That price difference between the Atom and other Intel chips allows laptop makers to offer low-cost laptops, such as Acer’s Linux-based Aspire One, which cost around $300. The other option is to build more expensive, and more profitable systems, such as the Vivienne Tam edition of HP’s Mini 1000, which costs around $700 — $260 more than the standard Mini 1000, which lacks the glossy red finish but is identical to the Vivienne Tam system in other respects.
While hardware makers and consumers have warmed to netbooks, Intel has worked hard to prevent fast growth in this market from eating into sales of laptops based on more powerful chips. The chip maker does this by limiting the specifications of Atom-based systems. For example, Atom processors can’t be used in laptops with screens larger than 10 inches and they cannot have PCI Express links for more powerful add-in graphics chips.
These hardware limits — which Intel describes as a set of features that reflect user requirements — lend the greatest plausibility to rumors that Samsung will use a Nano processor in the NC20.
Laptops based on the Atom processor and its predecessors have evolved to have ever larger screens, up from 7 inches to 8.9 inches and now 10.2 inches, the largest allowed by Intel. The increasing screen sizes reflect user preferences for lightweight, portable laptops with more comfortable keyboards and the ability to view a Web page without having to scroll horizontally. It makes sense that this trend towards larger display sizes in this product category will continue towards laptops with 12.1-inch screens, like the rumored NC20.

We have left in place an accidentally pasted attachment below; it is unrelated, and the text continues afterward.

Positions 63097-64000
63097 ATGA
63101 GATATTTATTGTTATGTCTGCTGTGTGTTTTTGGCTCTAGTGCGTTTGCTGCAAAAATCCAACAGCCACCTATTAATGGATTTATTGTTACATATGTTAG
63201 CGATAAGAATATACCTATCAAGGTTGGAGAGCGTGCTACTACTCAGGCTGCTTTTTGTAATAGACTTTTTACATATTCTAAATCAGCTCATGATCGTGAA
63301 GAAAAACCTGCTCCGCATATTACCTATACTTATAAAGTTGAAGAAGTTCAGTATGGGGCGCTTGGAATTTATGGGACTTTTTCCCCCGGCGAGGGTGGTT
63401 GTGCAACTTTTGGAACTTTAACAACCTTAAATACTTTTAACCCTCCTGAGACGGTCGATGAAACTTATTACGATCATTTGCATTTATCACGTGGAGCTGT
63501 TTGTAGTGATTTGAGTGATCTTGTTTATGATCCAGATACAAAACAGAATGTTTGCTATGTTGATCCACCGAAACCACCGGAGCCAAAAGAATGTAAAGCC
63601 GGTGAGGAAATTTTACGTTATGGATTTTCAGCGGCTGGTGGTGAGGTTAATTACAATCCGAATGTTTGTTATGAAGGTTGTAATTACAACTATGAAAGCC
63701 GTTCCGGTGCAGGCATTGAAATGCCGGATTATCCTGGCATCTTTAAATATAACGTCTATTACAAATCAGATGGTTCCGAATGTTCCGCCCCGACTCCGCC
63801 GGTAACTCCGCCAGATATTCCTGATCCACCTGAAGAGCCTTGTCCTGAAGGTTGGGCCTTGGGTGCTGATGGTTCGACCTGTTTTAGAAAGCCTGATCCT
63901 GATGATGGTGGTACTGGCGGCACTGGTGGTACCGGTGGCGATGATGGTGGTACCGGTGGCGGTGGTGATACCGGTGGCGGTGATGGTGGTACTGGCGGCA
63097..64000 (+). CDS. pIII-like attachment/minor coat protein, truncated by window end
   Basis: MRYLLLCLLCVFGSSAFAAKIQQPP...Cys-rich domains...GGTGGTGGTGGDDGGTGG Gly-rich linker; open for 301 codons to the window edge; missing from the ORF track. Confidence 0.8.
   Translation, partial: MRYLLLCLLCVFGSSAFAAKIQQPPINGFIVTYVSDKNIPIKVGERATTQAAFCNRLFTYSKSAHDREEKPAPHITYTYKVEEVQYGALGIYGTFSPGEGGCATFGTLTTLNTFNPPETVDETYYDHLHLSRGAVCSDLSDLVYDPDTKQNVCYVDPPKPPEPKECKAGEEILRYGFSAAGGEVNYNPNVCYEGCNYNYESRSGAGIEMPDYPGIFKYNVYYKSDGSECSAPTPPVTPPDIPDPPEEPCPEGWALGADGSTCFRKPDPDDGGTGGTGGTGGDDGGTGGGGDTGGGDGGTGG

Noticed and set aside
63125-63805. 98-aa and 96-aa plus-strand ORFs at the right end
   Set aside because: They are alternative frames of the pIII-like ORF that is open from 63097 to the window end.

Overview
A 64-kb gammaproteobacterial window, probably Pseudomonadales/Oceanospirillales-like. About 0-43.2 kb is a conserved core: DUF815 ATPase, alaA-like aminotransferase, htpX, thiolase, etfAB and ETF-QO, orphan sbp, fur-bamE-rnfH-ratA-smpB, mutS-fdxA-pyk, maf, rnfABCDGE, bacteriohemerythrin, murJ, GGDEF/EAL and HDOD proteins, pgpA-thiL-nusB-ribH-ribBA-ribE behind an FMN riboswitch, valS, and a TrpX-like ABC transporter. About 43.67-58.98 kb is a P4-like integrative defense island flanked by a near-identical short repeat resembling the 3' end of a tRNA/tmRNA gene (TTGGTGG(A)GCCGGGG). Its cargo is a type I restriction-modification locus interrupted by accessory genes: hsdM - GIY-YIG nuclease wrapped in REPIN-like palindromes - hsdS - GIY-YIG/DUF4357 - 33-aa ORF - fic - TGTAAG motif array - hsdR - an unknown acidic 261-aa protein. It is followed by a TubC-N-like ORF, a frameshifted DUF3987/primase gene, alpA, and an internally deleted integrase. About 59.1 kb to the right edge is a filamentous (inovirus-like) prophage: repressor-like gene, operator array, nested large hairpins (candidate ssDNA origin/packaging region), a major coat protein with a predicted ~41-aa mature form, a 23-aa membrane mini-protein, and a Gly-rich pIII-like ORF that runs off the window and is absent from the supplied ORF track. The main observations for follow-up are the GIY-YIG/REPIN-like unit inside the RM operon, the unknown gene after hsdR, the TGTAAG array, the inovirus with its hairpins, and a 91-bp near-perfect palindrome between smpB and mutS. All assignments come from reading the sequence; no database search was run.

This has always been Via’s strategy for the Nano. The company recognizes that it cannot compete head-on with Intel and wants to find a niche where it can survive. With the older C7 processors, that niche was in low-cost and embedded systems where customers were willing to give up some performance in return for better power consumption — the same market segment where Intel is targeting the Atom chip family.
When I spoke to Via executives in May, they explained how they hoped to use the Atom hardware limitations to their advantage, selling Nano processors for systems that didn’t quite fit into Intel’s definitions of a netbook or a mainstream laptop. Specifically, Via hoped to convince computer makers that the Nano is ideal for affordable, ultraportable laptops with 12-inch and 13-inch screens.
Maybe they’ve done that. A Nano-based laptop would give Samsung an affordable laptop that sits comfortably between a smaller Atom-based netbook and a more powerful laptop, and that’s an option that might appeal to consumers given the current economic environment.
This could help Intel, too. Given the antitrust problems that Intel now faces in South Korea, the release of a Samsung laptop based on a Via processor certainly doesn’t hurt the chip maker’s argument that the processor business remains fiercely competitive.
In any event, we’ll know soon enough whether or not the Nano-based NC20 is real.